SHORT STORY/SATIRE – ‘Those were tough days. I had sold my scooter to loan money to a local businessman, Firki bhai. He put it in a business that eventually sank because, as it became apparent later, he knew nothing about that line of business! And when I asked for my money back, he avoided me! It’s not like he wasn’t rich already; he just wouldn’t return what he owed me!’
A SHORT STORY
“It had got dark earlier than usual, and the park looked like a dark-green canvas with splotches of white. Sheru was sitting cross-legged, ladylike, facing a girl swinging on the swing, as if guarding her. But he saw me a fraction of a second before I saw him. And in that time, he had wagged his tail, got up, and started limp-running to intercept me on the walkway…”
One of the most common expletives in North India (and I’m sure elsewhere) begins with ‘chu’. It is naturally uncivil and, you guessed it, ‘unparliamentary’. What is interesting is that some locals dampen the auditory (but not the semantic) blow of the word by replacing ‘chu’ with ‘phu’.
The tall young man walked up to the counter like his dad owned the sun and everything under it – typical of some of God’s favourite men in Delhi.
You can guess that those are their national flags or the flags of the countries to which they owe their allegiance. I’ve made an unfortunate observation: most of these flag-flying fellas are 1) men, 2) easily angered, and 3) humourless.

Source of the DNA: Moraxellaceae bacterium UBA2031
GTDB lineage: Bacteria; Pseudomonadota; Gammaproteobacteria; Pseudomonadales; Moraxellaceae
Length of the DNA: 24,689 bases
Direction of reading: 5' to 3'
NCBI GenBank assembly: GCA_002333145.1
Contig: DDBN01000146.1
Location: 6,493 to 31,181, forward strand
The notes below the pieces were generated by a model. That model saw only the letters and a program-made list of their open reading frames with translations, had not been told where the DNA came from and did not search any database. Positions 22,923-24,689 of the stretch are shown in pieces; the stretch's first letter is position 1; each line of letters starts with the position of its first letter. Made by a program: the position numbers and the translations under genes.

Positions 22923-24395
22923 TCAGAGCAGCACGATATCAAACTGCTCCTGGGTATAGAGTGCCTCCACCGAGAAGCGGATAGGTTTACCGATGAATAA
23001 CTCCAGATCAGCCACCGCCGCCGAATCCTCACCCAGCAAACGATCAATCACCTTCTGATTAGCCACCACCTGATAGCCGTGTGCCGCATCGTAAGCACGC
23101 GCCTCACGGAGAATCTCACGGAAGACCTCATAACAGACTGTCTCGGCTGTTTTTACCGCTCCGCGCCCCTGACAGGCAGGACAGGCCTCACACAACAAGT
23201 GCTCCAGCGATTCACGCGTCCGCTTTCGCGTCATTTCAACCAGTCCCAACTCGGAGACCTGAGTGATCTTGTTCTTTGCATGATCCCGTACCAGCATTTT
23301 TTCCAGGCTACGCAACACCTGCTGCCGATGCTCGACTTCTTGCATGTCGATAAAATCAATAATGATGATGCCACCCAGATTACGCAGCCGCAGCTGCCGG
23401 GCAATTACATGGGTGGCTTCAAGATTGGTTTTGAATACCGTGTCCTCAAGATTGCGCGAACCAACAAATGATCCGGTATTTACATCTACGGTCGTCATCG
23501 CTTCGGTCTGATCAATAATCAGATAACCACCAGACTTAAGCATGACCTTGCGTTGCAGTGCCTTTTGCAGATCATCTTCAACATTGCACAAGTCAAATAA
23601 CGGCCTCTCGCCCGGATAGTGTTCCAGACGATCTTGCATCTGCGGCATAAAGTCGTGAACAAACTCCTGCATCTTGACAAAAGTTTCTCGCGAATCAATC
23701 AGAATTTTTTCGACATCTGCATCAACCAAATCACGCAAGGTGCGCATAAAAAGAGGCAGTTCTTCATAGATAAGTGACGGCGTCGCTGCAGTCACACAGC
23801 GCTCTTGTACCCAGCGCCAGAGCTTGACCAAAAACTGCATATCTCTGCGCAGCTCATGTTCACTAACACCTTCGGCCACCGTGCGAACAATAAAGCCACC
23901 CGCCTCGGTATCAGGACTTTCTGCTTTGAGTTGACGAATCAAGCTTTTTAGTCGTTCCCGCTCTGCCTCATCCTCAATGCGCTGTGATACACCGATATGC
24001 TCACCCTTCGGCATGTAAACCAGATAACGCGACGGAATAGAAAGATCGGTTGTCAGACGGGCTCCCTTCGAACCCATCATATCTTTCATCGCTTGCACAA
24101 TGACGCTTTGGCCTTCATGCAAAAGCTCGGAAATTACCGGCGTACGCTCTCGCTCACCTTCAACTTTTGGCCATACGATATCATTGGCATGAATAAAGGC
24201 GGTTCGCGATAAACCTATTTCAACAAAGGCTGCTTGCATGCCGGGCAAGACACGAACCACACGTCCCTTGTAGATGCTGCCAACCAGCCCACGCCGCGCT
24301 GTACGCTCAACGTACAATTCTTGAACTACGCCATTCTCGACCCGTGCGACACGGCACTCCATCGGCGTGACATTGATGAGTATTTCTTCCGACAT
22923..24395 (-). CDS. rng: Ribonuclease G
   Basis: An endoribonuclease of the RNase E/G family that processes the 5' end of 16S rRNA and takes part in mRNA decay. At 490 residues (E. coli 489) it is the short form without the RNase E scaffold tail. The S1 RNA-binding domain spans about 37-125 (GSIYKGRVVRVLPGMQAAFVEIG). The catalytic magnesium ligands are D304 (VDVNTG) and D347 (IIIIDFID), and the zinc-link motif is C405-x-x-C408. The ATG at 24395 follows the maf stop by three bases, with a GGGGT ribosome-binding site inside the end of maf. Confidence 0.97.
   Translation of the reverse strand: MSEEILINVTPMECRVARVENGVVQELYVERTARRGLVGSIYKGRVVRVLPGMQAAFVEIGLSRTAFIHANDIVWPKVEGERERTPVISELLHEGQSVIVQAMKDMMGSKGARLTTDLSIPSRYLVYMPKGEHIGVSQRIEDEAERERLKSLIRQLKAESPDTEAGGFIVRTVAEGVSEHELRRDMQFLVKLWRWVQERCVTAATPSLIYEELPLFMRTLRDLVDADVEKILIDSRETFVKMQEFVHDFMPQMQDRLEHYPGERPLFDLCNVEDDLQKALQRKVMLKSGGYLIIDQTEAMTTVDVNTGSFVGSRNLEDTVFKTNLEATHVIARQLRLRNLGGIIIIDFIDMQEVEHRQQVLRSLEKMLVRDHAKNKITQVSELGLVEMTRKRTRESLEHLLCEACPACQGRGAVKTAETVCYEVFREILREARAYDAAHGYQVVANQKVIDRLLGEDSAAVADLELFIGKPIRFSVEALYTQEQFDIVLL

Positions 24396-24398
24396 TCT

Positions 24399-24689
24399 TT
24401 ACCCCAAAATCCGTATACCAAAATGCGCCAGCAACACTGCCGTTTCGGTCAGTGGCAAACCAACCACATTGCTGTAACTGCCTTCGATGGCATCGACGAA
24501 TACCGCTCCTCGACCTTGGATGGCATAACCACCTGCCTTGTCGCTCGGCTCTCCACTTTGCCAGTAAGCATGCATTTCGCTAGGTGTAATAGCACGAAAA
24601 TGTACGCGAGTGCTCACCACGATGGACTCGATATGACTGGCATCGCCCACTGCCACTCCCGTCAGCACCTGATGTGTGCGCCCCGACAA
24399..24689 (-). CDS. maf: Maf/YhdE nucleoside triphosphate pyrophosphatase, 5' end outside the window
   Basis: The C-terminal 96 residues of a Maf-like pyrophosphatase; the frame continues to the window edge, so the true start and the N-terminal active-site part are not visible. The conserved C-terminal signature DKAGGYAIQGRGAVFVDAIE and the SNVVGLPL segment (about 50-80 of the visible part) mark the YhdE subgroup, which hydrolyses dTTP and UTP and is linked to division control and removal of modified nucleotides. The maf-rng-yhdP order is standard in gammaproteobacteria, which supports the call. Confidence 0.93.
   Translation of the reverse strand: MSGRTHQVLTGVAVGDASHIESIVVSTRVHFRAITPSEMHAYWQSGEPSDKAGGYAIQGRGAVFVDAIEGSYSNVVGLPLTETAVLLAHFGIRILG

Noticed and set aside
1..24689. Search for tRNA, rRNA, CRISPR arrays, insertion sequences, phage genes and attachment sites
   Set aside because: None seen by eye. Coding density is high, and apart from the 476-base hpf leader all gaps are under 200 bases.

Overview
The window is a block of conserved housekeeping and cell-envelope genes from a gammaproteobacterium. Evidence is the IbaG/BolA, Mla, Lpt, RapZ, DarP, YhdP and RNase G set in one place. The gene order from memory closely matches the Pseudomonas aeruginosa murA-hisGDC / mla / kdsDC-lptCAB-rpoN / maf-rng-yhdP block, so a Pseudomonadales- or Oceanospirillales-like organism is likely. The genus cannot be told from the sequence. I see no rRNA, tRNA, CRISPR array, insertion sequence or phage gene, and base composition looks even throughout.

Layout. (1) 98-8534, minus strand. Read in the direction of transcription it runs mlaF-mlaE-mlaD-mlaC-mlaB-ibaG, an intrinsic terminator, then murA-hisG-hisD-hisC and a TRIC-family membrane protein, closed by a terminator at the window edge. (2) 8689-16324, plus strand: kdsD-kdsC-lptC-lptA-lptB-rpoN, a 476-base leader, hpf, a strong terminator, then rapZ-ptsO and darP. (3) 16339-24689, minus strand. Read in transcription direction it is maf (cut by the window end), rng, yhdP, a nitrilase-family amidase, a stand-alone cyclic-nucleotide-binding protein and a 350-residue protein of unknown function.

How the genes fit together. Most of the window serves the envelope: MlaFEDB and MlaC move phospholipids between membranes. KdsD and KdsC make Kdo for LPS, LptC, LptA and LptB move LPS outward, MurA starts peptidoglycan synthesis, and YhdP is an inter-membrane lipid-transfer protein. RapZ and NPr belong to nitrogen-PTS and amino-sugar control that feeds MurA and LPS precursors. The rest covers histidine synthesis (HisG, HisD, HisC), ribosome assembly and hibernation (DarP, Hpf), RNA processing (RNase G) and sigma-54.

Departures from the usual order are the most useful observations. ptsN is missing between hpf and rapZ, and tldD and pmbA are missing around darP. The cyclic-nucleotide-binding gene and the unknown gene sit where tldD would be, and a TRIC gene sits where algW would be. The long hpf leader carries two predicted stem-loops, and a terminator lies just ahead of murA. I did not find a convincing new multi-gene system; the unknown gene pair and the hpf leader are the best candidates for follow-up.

Once upon a time, in a big and diverse country, there lived two large communities—Group Ma and Group Mi—among several smaller communities. Group Ma was the biggest and Group Mi the second biggest in numbers. Group Mi people traditionally ate tree bark. A vast majority of Group Ma also ate tree bark, but on specialContinue reading “No Bark, No Bite”
★21 January 2084, Staff Reporter, Indraprastha★ While institutional autonomy was amended out of the Indian constitution in 2019 to \’prevent discord in society\’, in a shocking incident, a high-level constitutional authority was caught thinking unconstitutionally. Shri Raghuram Vibhajan, the head of the Bhartiya Sanskriti Aayog, the top policymaking body of the country, came under attackContinue reading “News from 2084, Issue 6: Raghuram in Autonomy Furore”
★20 January 2084, Agencies, Indraprastha★ Government today began the implementation of its election promise to fight pollution in the capital. People will henceforth be categorised as \’Odd\’ or \’Even\’ based on their looks. The govt estimates that the Odd/Even Card will restrict 50% of the population from stepping out of their houses, thereby cutting trafficContinue reading “News from 2084, Issue 5: Odd-Even Starts Again”
★19 January 2084, Staff Reporter, Gwalaheri★In a major breakthrough, scientists at Nim Huckim Paramparik Aushadhi Kendra (NHPAK) claim to have developed a health drink that can cure such dangerous illnesses as cancer, AIDS, schizophrenia, homosexuality, and love. Speaking at the launch yesterday, NHPAK\’s chief scientist, V. Rindavan, said that taking this drink 4 times aContinue reading “News from 2084, Issue 4: Breakthrough in Traditional Medicine”
★18 January 2084, Staff Reporter, Indraprastha★ Ruling in favour of the government, the Supreme Court yesterday declared cricket illegal under the Bharatiya Sanskriti Act (BS Act). It took the government 64 years to finally achieve this feat after decades of public campaigns and re-education. As some of our older readers may remember, in 2020 cricketContinue reading “News from 2084, Issue 3: SC Upholds Cricket Ban”